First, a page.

The Cannes Film Festival has shone a light on one of the darkest moments in recent French history -- the Paris terror attacks of November 13, 2015 -- with two films that take very different approaches to the topic.
"November" is a nervy police thriller that follows the five-day hunt for the surviving attackers, after 130 people were killed during the worst such assault on France in modern history.
It stars Jean Dujardin, known from the Oscar-winning "The Artist", as the officer in charge, desperate to prevent further violence.
"These people aren't really heroes -- it's the group that is heroic," Dujardin told reporters at Cannes.
That was echoed by the film's director, Cedric Jimenez: "There were so many deaths, the witnesses were traumatised forever, many of the police involved never returned to their jobs...
"They're not heroes, they're just people who had five awful days, with a huge responsibility -- and all of them, in one way or another, were damaged by it," he added.
The film, playing out of competition, received a thunderous ovation at its premiere on Sunday, though critics were more circumspect -- with most describing it as a solid but limited thriller.
- 'A black hole' -
At the other end of the spectrum was "Paris Memories", which played in the Director's Fortnight section of the festival.
The movie by France's Alice Winocour is a much more low-key affair than "November", but perhaps even more affecting.
It contrasts two survivors who meet in a support group: Thomas, who remembers everything in vivid detail, and Mia, who has lost her memory of the attack.
Winocour was inspired by the story of her brother, who was at the Bataclan music venue where 90 people were killed.
"The characters of Mia and Thomas are a bit like ghosts to me, in limbo, no longer part of the human community... gradually returning to the real world," Winocour said after the screening.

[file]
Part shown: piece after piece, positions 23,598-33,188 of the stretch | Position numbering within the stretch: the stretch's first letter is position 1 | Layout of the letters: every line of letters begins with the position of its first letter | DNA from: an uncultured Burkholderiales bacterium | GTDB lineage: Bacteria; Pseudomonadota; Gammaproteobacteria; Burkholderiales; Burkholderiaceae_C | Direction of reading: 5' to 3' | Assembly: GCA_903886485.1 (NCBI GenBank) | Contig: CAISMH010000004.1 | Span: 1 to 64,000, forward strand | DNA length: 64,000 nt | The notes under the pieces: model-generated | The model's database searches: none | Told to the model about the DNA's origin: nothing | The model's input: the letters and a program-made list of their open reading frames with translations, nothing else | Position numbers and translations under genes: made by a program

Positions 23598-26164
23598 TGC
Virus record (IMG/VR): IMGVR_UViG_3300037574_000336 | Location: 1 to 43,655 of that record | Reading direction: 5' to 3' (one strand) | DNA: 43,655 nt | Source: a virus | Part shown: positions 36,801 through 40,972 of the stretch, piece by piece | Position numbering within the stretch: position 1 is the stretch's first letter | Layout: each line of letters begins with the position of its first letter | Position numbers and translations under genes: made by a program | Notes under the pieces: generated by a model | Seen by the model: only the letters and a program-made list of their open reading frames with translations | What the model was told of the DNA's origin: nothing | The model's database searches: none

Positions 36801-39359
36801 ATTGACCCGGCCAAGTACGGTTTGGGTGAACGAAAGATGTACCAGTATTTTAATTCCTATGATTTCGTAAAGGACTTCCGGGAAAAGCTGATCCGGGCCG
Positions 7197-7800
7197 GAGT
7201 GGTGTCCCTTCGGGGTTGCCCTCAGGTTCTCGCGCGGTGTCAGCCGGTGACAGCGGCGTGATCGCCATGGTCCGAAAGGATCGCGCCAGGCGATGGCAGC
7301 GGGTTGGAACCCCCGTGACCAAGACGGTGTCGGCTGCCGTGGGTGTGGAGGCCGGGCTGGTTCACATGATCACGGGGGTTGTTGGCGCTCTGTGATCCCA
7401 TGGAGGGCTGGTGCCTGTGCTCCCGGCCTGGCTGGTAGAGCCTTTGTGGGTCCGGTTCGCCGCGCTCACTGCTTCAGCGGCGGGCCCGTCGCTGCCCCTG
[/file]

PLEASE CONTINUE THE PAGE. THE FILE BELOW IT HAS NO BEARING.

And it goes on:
"The attack is like a black hole. A mirror has exploded and afterwards we have to glue the pieces back together," she added.
- Humour and hope -
The events of November 13, 2015 have also started to appear in other films, such as "One Year, One Night" about survivors from the Bataclan, which premiered at the Berlin Film Festival in February.
Despite the heavy topic, "Paris Memories" injects moments of humour and hope.
Winocour said she chose Virginie Efira, who gained global renown recently as a lesbian nun in "Bernadette", to play Mia because she has the air of someone "who doesn't feel sorry for herself".
The film also tackles the difficulty for relatives, who struggle to communicate with the survivors.
"How can your partner or your wife understand something like that? That's why they need to be with other survivors," actor Benoit Magimel, who plays Thomas, told AFP.
"It reminds me of 'The Deer Hunter' -- Robert De Niro needs his friend Christopher Walken, he goes back to Vietnam to bring him home, to heal themselves together," he said, referring to the Oscar-winning 1978 film.
Of course, it didn't end well in "The Deer Hunter", but "Paris Memories" opts for a little light in the darkness.
"Everything the terrorists wanted to destroy is still there -- human warmth, the lights of Paris," said Winocour.